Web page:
Head Injuries and Concussions Can Be Dangerous If Athletes Play Too Soon After an Injury
Brain trauma is nothing to mess with, and players with a concussion must be sidelined until they recover.
Unfortunately, with the current attitude in many sports that playing through pain is a given, too many players are placed back into risky situations despite the presence of concussions and other brain injuries.
This is a problem that occurs in many sports. It could happen in soccer, football, polo, basketball and volleyball as well as cheerleading. Lately, consistent concussions over a period of time and the consequences for athletes have been making the news, and not in a good way. National Hockey League enforcers Wade Belak, Rick Rypien, and Derek Boogaard died as a result of chronic traumatic encephalopathy (CTE).
CTE causes depression and all three enforcers, not to mention other notable players, have suffered the detrimental effects of CTE. Some are still alive to discuss how they cope with the mental and emotional issues they have. Others, like Belak, Rypien, Boogaard are dead. Their brains were examined for the presence of excess tau protein, a telltale sign of CTE.
Concussions happen all the time when kids and older adults are playing contact sports. It’s the manly thing to do, and they accept that they will get hit hard every now and then, including their head. But this is far more serious than the nonchalant reference to concussions being disorienting. It can kill, and the latest research points out that it may not even take a concussion to trigger a CTE.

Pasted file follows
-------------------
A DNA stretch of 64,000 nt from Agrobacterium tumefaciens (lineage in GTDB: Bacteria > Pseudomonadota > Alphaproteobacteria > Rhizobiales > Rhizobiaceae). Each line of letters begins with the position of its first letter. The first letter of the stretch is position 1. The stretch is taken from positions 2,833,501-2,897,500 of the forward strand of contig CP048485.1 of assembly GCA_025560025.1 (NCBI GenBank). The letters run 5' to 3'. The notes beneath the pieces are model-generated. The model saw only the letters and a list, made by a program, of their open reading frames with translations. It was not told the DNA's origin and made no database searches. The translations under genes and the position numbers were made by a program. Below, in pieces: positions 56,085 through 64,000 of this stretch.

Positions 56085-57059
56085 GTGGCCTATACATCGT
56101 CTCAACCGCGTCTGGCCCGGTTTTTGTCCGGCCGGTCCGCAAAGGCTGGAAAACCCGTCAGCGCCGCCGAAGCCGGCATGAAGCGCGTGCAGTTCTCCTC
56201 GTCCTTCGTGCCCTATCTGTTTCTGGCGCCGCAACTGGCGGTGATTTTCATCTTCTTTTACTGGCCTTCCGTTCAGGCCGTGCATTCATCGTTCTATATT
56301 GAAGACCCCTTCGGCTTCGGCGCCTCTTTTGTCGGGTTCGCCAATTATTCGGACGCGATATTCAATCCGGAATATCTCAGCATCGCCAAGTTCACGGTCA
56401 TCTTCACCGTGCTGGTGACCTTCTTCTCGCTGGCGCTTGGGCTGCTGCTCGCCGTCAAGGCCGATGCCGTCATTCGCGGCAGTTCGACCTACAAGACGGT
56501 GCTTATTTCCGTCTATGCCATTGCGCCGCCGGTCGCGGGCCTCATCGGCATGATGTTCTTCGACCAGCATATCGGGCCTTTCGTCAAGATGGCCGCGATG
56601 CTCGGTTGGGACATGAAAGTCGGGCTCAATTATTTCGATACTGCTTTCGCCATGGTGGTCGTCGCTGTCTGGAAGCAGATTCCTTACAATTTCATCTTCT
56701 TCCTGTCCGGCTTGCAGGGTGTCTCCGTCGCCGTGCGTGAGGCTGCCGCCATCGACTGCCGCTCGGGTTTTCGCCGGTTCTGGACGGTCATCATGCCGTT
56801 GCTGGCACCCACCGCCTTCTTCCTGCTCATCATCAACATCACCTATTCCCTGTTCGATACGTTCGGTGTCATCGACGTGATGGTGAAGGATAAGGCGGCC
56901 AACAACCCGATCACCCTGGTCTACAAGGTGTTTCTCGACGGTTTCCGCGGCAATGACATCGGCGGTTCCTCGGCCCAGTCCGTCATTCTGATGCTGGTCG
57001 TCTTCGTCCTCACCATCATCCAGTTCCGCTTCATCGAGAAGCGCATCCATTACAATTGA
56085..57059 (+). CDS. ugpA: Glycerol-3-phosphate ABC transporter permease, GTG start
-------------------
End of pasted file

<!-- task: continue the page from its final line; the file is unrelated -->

It was once thought that continuing to play after sustaining a concussion was the major cause of CTE and other dementias. Now, the latest information from a Purdue University study in the Journal of Neurotrauma is that if a player sustains multiple blows to the head, every game played even without concussion symptoms, can still cause a CTE and long-term brain problems, including progressive dementia.
The word is getting out about this and you can see that in the latest court cases. For example, in July 2010, 75 former NFL players sued the league, suggesting they knew about the long-term effects of many blows to the head for at least 90 years, and it did not warn them or adequately protect them. Furthermore, the suit also suggested that it was not until 2010 that the league indicated that concussions can lead to CTE, memory loss and dementia.
You can expect to see an increase in lawsuits in this area of the law as more information becomes available on the causes and effects of CTE. If you have sustained a head injury or concussion, nothing was done about it, and you were put back into the game, talk to an Austin personal injury lawyer about your options, particularly if you are having cognitive difficulties. It is too important not to take action and find out about your legal rights.
Brooks Schuelke is an Austin personal injury attorney with Perlmutter & Schuelke PLLC. Contact an Austin injury lawyer at Civtrial.com or (512) 476-4944.
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